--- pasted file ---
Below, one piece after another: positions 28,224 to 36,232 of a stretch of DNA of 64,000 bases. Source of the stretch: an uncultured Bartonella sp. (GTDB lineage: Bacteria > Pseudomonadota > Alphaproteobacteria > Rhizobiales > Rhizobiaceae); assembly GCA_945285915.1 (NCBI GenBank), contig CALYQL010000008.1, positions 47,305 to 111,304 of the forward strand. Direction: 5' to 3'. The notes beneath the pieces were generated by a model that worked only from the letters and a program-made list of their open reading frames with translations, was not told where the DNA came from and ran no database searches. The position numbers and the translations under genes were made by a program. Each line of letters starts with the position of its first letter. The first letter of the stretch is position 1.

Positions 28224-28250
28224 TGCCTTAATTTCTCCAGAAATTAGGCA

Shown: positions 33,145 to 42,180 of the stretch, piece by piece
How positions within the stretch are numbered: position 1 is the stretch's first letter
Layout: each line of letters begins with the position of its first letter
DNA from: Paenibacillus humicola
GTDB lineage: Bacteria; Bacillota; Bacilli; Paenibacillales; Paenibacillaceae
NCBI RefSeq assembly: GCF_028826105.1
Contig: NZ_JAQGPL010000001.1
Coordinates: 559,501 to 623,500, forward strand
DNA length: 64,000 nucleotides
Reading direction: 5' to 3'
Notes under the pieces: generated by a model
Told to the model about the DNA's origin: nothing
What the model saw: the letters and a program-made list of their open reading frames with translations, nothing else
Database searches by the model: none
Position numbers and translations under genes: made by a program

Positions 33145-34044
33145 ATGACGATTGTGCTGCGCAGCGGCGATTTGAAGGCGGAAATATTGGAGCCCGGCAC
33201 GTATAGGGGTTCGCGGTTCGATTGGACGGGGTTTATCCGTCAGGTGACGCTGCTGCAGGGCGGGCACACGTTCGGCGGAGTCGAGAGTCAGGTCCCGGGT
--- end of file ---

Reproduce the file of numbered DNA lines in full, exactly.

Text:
Below, one piece after another: positions 28,224 to 36,232 of a stretch of DNA of 64,000 bases. Source of the stretch: an uncultured Bartonella sp. (GTDB lineage: Bacteria > Pseudomonadota > Alphaproteobacteria > Rhizobiales > Rhizobiaceae); assembly GCA_945285915.1 (NCBI GenBank), contig CALYQL010000008.1, positions 47,305 to 111,304 of the forward strand. Direction: 5' to 3'. The notes beneath the pieces were generated by a model that worked only from the letters and a program-made list of their open reading frames with translations, was not told where the DNA came from and ran no database searches. The position numbers and the translations under genes were made by a program. Each line of letters starts with the position of its first letter. The first letter of the stretch is position 1.

Positions 28224-28250
28224 TGCCTTAATTTCTCCAGAAATTAGGCA

Shown: positions 33,145 to 42,180 of the stretch, piece by piece
How positions within the stretch are numbered: position 1 is the stretch's first letter
Layout: each line of letters begins with the position of its first letter
DNA from: Paenibacillus humicola
GTDB lineage: Bacteria; Bacillota; Bacilli; Paenibacillales; Paenibacillaceae
NCBI RefSeq assembly: GCF_028826105.1
Contig: NZ_JAQGPL010000001.1
Coordinates: 559,501 to 623,500, forward strand
DNA length: 64,000 nucleotides
Reading direction: 5' to 3'
Notes under the pieces: generated by a model
Told to the model about the DNA's origin: nothing
What the model saw: the letters and a program-made list of their open reading frames with translations, nothing else
Database searches by the model: none
Position numbers and translations under genes: made by a program

Positions 33145-34044
33145 ATGACGATTGTGCTGCGCAGCGGCGATTTGAAGGCGGAAATATTGGAGCCCGGCAC
33201 GTATAGGGGTTCGCGGTTCGATTGGACGGGGTTTATCCGTCAGGTGACGCTGCTGCAGGGCGGGCACACGTTCGGCGGAGTCGAGAGTCAGGTCCCGGGT